It is easier to get information from your notes if you make an effort to organize the ideas on the page as you take notes. Organizing the ideas means putting the ideas down in a logical way. The first step in organiz­ing your ideas is to distinguish between main ideas and secondary ideas. Organize your notes by writing main ideas all the way to the left of the page and by writing secondary ideas a little to the right. Details can be indented even further to the right. Look at how the introduction to this lesson has been structured, and answer the questions that follow.

Crime statistics match public’s perception of less crime

• 1994-2001: violent crime decreased 52%

• 1994: 51 victims per 1,000

• 2001:24 " " "

• Possible reasons for decrease

• Stricter law enforcement in cities

• Stringent penalties on repeat offenders

• Statistics on white-collar crime (embezzlement, bribery, and so on) not as clear

• Statistics hard to get.

• It doesn’t scare people.

a. What is the main idea of the introduction?

b. How many ideas (secondary) support the main idea? What are they?

c. How many details support the secondary ideas? What are they? Follow-up: Now check your answers with your teacher.

2. Rhetorical Cues

Read these sentences, in which the lecturer uses rhetorical cues to make a transition from one topic to another. Decide in which order you will hear them. Number them from first (1) to sixth (6).

__ a. To start off with, liberals—in politics, sociology, and other

fields—typically embrace the first theory.

__ b. Actually, I feel that both theories serve us in identifying


__ c. Crime is such a difficult issue to discuss because it can be

looked at in so many different ways. Today I’d like to take a philosophical, sociological look at society and crime by dis­cussing two theories of crime.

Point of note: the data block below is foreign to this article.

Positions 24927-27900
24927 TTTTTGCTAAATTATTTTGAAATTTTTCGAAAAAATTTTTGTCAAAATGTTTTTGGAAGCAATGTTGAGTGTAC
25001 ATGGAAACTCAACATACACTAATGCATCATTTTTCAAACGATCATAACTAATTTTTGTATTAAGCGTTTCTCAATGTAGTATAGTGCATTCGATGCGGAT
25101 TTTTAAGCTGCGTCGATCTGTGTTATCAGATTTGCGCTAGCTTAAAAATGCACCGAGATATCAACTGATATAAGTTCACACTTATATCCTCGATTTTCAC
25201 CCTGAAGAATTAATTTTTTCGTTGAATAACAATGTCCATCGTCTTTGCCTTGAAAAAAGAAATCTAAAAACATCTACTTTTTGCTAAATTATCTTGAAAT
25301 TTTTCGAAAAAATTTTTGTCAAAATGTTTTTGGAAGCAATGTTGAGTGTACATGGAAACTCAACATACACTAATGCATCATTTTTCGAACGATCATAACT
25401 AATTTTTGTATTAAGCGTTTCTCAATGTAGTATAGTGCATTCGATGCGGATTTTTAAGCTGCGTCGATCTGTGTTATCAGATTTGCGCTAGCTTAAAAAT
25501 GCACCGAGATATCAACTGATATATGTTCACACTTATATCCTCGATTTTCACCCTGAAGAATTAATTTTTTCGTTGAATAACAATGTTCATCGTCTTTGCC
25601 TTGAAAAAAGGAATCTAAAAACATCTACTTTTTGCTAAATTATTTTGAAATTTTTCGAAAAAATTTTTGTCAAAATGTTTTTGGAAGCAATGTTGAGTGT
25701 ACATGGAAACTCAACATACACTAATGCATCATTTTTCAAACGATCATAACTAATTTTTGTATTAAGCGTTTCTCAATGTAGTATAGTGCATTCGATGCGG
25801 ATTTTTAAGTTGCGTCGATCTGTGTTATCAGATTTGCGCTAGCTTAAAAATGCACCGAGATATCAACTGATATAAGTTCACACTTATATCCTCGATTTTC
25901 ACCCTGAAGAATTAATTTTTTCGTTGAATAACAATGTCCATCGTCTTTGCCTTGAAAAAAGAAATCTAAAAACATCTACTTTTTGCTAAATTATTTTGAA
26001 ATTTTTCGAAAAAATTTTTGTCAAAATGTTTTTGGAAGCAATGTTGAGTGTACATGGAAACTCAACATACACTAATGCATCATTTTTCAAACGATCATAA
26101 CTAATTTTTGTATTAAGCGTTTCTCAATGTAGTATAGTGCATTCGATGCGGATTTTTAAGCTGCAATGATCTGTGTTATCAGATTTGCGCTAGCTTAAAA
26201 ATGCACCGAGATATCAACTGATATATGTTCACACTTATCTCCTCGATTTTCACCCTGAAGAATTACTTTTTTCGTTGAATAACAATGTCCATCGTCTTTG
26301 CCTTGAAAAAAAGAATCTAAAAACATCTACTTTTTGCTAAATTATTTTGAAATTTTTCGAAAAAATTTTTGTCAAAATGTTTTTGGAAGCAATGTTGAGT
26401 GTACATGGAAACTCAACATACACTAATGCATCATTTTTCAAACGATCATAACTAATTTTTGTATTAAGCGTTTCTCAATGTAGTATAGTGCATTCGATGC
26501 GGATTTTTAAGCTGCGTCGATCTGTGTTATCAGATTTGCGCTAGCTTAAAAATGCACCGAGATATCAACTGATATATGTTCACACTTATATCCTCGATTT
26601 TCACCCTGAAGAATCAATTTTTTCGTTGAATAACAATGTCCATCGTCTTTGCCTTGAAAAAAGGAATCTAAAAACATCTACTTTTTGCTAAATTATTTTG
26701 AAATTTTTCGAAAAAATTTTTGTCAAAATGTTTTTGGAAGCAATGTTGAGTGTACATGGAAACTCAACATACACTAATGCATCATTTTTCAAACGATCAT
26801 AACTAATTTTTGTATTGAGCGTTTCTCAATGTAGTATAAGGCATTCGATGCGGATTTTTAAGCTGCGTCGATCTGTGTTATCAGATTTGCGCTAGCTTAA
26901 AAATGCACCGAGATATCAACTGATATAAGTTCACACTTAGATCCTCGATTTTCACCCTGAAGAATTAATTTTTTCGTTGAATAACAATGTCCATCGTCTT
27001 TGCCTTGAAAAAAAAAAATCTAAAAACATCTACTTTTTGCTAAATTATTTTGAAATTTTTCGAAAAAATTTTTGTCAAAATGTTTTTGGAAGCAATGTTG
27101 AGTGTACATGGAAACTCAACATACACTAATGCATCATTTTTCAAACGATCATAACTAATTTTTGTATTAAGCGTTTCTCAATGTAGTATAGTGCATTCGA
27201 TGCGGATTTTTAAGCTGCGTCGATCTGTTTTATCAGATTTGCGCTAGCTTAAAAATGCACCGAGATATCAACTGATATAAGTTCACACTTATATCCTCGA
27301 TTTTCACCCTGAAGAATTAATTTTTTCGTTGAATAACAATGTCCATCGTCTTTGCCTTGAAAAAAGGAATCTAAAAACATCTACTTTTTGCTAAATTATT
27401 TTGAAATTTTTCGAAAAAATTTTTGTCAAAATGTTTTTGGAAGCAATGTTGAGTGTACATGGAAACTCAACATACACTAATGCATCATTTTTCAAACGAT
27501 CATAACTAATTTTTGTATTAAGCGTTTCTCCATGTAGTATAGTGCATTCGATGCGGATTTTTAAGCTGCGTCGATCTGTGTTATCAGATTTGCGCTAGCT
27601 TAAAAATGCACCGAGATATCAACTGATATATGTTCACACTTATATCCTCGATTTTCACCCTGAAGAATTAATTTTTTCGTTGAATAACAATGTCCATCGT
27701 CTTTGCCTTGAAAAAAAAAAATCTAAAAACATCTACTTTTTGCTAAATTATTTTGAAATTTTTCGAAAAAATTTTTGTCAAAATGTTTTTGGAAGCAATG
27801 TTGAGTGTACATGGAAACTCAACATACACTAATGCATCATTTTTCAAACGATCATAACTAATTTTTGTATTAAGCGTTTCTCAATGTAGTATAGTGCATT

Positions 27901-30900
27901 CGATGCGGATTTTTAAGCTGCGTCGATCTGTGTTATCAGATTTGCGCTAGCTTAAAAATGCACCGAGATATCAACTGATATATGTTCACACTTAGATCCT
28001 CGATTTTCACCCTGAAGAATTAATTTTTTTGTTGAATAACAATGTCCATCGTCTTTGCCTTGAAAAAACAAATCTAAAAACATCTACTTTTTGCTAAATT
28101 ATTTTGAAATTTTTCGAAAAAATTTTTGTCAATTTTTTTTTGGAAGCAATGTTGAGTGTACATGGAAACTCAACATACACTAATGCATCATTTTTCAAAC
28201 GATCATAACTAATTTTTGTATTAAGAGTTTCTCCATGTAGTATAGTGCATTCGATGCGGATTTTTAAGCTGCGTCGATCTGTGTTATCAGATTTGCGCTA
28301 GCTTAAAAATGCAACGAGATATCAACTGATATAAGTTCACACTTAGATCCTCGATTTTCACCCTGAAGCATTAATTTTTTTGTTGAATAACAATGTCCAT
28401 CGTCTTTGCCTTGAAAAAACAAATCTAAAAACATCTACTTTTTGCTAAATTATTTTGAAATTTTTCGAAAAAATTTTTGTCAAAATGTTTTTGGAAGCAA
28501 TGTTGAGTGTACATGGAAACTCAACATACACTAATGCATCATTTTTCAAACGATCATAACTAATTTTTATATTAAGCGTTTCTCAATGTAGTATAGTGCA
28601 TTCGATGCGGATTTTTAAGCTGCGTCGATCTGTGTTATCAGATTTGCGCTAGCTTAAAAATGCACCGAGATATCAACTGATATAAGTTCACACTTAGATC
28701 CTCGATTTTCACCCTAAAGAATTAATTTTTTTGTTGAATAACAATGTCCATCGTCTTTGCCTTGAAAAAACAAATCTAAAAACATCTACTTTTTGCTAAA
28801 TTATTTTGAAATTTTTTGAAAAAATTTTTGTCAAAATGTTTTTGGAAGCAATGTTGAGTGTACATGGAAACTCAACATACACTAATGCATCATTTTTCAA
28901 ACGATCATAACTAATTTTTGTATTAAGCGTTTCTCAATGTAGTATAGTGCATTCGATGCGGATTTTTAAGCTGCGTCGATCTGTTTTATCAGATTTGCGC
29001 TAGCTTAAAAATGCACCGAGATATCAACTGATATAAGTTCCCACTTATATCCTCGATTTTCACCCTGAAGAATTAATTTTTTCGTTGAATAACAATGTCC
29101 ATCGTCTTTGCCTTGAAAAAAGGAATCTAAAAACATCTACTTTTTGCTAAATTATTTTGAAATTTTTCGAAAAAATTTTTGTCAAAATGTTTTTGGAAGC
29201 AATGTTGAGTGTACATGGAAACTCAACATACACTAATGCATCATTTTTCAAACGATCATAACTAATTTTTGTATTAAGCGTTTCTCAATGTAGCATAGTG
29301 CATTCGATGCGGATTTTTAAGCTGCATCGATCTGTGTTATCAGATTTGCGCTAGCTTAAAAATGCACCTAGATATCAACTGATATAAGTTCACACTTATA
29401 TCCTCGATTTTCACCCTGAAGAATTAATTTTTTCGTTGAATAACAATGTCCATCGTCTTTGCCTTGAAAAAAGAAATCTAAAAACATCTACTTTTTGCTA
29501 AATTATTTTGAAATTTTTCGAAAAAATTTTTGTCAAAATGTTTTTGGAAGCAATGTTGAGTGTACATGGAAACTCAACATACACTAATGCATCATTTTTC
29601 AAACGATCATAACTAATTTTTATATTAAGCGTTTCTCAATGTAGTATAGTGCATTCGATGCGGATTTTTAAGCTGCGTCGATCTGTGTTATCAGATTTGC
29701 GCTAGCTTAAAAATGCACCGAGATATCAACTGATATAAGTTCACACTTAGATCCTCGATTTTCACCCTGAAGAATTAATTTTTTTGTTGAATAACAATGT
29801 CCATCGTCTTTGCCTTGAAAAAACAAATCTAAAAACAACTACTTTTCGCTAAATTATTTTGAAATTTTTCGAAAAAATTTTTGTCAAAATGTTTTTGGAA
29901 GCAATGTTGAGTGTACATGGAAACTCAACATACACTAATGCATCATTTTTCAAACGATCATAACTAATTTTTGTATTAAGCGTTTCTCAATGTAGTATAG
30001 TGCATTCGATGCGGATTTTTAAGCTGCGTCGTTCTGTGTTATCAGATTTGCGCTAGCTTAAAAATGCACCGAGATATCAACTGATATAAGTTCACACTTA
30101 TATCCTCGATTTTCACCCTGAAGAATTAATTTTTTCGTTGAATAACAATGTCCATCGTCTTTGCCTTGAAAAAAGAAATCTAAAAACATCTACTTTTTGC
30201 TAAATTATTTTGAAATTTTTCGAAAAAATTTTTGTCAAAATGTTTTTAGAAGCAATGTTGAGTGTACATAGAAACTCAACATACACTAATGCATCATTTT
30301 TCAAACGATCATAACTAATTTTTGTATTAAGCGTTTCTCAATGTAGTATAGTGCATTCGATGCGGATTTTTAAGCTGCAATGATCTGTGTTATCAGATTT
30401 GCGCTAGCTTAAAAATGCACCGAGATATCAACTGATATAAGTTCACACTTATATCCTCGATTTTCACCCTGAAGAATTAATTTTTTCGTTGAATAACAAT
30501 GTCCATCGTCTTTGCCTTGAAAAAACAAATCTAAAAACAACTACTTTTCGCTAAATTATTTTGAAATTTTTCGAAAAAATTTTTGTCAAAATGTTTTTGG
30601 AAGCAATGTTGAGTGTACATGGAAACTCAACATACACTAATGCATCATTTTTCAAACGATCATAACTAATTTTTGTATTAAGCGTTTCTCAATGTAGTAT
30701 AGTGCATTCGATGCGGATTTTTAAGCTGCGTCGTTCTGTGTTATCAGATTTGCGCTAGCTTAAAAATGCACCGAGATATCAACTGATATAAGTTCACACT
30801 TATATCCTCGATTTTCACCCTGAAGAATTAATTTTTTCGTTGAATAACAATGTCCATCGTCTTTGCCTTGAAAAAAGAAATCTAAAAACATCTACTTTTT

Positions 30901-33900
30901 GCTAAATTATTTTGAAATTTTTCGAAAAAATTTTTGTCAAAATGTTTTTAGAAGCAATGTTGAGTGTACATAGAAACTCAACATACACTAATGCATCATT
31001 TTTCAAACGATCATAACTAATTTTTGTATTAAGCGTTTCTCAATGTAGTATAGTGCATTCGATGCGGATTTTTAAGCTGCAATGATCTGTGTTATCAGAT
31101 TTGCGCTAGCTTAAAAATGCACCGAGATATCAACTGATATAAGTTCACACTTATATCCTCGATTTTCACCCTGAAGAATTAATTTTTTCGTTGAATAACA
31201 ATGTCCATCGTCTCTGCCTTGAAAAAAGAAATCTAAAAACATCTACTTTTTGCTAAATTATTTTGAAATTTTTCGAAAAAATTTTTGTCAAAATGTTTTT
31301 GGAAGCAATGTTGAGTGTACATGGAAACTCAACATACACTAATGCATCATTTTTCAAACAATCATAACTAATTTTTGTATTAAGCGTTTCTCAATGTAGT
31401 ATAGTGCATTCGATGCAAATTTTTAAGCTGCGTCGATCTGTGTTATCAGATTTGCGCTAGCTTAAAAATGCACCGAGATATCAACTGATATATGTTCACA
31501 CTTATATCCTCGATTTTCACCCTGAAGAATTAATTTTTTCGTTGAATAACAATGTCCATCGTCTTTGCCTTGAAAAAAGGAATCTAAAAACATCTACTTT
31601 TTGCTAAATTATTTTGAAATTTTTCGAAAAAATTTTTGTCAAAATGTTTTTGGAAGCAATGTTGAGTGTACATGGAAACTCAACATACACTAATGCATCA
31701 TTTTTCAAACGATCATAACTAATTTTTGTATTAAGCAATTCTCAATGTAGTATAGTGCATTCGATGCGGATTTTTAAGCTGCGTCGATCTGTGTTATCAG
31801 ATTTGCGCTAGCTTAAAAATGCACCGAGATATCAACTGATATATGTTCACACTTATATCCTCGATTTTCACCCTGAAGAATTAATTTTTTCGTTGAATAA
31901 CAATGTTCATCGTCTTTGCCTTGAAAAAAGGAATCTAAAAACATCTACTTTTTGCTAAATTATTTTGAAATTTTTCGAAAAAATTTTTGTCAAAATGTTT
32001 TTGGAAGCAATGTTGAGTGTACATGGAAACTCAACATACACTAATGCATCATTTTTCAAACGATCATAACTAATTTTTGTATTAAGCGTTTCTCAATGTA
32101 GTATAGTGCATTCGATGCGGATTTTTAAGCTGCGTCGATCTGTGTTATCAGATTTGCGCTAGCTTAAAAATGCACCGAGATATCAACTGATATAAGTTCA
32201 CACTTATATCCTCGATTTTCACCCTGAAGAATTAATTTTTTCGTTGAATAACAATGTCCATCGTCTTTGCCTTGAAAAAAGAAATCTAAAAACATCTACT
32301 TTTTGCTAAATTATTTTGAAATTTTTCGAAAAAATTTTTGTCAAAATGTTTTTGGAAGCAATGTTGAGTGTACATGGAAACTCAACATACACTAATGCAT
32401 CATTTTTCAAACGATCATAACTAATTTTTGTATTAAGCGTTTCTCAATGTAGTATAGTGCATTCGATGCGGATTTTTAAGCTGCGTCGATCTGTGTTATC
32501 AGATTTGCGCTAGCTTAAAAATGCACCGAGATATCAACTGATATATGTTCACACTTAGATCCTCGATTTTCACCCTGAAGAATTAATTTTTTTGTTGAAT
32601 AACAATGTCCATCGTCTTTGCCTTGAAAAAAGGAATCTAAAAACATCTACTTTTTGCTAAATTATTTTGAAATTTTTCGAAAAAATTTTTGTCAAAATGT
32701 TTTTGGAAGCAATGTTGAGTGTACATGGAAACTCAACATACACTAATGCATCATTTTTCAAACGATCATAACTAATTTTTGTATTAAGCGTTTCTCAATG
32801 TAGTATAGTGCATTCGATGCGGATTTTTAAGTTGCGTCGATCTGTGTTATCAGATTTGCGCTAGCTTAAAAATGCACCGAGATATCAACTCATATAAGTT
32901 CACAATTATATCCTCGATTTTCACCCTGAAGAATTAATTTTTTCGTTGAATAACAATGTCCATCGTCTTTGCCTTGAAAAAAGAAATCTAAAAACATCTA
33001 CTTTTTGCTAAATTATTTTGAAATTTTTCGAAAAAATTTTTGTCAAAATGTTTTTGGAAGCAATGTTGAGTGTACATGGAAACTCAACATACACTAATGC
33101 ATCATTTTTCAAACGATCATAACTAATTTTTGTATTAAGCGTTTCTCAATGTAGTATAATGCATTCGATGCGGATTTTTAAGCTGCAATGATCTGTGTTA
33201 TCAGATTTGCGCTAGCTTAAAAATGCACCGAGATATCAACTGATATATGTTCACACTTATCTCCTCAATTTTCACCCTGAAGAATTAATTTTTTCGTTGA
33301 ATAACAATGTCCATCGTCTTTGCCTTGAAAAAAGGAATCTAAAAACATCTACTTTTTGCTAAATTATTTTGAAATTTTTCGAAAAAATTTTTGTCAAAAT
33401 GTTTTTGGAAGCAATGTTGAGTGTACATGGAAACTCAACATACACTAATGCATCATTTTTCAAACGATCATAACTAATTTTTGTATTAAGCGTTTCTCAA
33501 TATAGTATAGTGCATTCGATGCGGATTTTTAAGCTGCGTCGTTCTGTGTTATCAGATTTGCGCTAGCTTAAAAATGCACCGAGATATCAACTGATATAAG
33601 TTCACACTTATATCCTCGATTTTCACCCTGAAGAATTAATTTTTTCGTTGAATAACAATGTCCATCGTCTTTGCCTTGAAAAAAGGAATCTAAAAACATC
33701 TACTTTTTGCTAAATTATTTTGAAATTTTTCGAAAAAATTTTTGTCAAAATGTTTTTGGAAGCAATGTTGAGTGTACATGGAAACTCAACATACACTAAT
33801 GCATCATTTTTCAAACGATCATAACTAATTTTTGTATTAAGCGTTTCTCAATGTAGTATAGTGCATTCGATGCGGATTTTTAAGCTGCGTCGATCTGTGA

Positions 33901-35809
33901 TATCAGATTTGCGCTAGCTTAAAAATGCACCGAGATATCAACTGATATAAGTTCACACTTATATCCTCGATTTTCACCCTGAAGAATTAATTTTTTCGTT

___ d. In another lecture, we’ll look at the justice system.

__ e. So we need to look a little further into the causes of crime,*

let’s look at the second theory.

__ f. The second theory, often embraced by conservatives, sees

people as innately aggressive and predisposed to violence.

Follow-up: Discuss your answers as a class.

Q A. First Listening

You already have notes for the introduction. Review those notes so that you can follow how the notetaker structured the information. Then use the first listening to take down the three major subtopics. As you take down additional information, structure it by putting main ideas to the left and indenting for secondary ideas and indenting even further for details.





Follow-up: Now check your major subtopics with your teacher.

0 B. Further Listening

While listening again, write down necessary relevant details below the main subtopic to which they belong. Remember to structure the infor­mation as you take it down.

Follow-up: Check your notes. If you missed important information or have doubts about your notes, (1) verify them by asking a classmate questions to fill the gaps in your notes or (2) listen to the lecture a third time. When verifying your notes with a classmate, do not show each other your notes; ask specific questions to get the information you need.

Examples: • Do you have any idea whether liberals embrace the first

theory or the second one?

• I’m wondering if you caught how society socializes people.

This is also a good time to check to see if the lecturer answered your Predictions questions about the lecture.

0 A. Accuracy Check

Listen to the following questions, and write short answers. Use your notes. You will hear each question one time only.